United States v. Patten
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226 U.S. 525 (1913)
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U.S. Supreme Court
United States v. Patten, 226 U.S. 525 (1913)
United States v. Patten
Argued November 9, 10, 1911
Reargued October 23, 24, 1912
Decided January , 1913
226 U.S. 525
On appeal under the Criminal Appeals Act of March 2, 1907, this Court must accept the lower court's construction of the counts, and its jurisdiction is limited to considering whether the decision of the
court below that the acts charged are not criminal is based upon an erroneous construction of the statute alleged to have been violated.
In order to decide whether acts charged are within the condemnation of a statute, the court must first ascertain what the statute does condemn, and that involves its construction.
On appeal under the Criminal Appeals Act of 1907, this Court must assume that the counts of the indictment adequately allege whatever the lower court treated them as alleging, and, where its decision shows that it assumed that every element necessary to form a combination was present, this Court has jurisdiction to determine whether such a combination was illegal under the statute which defendants are charged with violating.
A conspiracy to run a corner in the available supply of a staple commodity which is normally a subject of interstate commerce, such as cotton, and thereby to artificially enhance its price throughout the country, is within the terms of § 1 of the Anti-Trust Act of July 2, 1890.
Section 1 of the Anti-Trust Act is not confined to voluntary restraints, but includes involuntary restraints, as where persons not engaged in interstate commerce conspire to compel action by others or create artificial conditions which necessarily affect and restrain such commerce.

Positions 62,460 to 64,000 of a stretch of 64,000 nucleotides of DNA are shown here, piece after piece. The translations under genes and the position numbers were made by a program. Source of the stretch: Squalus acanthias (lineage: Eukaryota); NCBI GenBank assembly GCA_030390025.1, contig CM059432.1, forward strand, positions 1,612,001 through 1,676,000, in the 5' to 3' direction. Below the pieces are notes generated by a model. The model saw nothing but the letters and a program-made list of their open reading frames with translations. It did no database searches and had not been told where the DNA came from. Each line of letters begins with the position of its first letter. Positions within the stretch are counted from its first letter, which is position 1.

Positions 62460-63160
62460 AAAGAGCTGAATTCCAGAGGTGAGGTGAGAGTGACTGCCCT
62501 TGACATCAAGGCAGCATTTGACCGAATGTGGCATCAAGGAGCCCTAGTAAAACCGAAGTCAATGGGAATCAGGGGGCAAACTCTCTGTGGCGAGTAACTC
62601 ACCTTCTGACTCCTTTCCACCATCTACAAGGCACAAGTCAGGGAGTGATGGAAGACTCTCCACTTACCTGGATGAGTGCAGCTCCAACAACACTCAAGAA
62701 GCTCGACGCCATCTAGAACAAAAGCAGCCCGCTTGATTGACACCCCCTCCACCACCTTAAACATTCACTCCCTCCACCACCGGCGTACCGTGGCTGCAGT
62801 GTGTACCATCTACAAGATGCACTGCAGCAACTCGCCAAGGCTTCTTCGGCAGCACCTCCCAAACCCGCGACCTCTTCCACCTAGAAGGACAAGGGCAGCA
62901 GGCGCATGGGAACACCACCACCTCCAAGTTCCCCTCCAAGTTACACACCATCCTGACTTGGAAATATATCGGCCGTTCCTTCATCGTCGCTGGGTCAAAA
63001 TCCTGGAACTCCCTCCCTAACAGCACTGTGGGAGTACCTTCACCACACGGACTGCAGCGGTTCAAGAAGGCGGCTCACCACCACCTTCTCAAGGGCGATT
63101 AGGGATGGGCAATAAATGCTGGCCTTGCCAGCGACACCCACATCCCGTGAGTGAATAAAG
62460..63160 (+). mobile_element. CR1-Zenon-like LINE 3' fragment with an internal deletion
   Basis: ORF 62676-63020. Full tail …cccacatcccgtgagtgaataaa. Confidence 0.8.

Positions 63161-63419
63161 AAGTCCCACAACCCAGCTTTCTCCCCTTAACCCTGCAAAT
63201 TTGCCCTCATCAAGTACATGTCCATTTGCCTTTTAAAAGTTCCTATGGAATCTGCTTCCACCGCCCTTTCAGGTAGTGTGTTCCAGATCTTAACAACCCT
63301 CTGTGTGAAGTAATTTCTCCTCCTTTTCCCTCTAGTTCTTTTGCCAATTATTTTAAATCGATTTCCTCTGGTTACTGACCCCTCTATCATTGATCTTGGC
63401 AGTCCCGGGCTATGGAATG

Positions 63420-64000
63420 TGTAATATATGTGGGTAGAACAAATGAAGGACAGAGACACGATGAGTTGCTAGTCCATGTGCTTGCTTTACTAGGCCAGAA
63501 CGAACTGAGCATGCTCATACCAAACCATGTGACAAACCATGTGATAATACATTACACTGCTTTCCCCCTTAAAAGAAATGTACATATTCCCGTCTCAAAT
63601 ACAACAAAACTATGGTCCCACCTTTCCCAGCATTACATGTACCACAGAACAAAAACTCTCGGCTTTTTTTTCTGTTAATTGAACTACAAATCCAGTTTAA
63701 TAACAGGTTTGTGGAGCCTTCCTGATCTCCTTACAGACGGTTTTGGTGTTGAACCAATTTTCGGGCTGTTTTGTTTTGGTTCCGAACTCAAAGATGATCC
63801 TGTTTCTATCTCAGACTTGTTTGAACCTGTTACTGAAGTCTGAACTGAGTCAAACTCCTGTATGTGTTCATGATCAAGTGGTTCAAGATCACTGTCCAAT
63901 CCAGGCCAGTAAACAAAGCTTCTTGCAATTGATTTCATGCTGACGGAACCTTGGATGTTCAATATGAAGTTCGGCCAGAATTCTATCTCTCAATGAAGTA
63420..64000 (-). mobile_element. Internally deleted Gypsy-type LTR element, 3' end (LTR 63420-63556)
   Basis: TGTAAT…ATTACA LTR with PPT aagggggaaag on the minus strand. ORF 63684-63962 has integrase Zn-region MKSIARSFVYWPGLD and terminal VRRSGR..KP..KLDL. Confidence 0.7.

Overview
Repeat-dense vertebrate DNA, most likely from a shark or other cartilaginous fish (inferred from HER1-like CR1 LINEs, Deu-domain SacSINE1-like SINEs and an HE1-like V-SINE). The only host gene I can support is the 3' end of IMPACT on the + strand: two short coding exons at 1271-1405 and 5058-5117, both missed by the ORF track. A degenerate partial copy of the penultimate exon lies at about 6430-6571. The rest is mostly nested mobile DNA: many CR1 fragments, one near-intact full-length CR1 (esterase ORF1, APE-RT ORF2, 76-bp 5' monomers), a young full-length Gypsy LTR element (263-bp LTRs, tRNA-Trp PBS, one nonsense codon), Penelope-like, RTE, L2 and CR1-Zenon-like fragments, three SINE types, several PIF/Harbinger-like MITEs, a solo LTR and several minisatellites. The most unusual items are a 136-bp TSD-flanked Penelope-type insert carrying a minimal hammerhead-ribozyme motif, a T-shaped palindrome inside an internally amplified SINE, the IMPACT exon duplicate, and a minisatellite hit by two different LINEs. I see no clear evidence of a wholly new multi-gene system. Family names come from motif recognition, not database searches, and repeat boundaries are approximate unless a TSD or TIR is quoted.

A combination otherwise illegal under the Anti-Trust Act as suppressing competition is not the less so because, for a time, it may tend to stimulate competition -- and so held as to a corner in cotton.
The Anti-Trust Act does not apply to a combination affecting trade or commerce that is purely intrastate, or where the effect on interstate commerce is merely incidental and not direct; but, although carried on wholly within a state, if the necessary operation of a combination is to directly impede and burden the due course of interstate commerce, it is within the prohibition of the statute, and so held as to a corner in cotton to be run in New York City.
Persons purposely engaging in a conspiracy which necessarily and directly produces the result which a prohibitory statute is designed to prevent are, in legal contemplation, chargeable with intending to produce that result, and so held that, if the details of the conspiracy are alleged in the indictment, an allegation of specific intent to produce the natural results is not essential.
The character and effect of a conspiracy is not to be judged by dismembering it and viewing its separate parts, but only by looking at it as a whole.
187 F. 664 reversed.
The facts, which involve the jurisdiction of this Court under the Criminal Appeals Act of March 2, 1907, and whether a corner in cotton constitutes an illegal combination under the Sherman Anti-Trust Act, are stated in the opinion.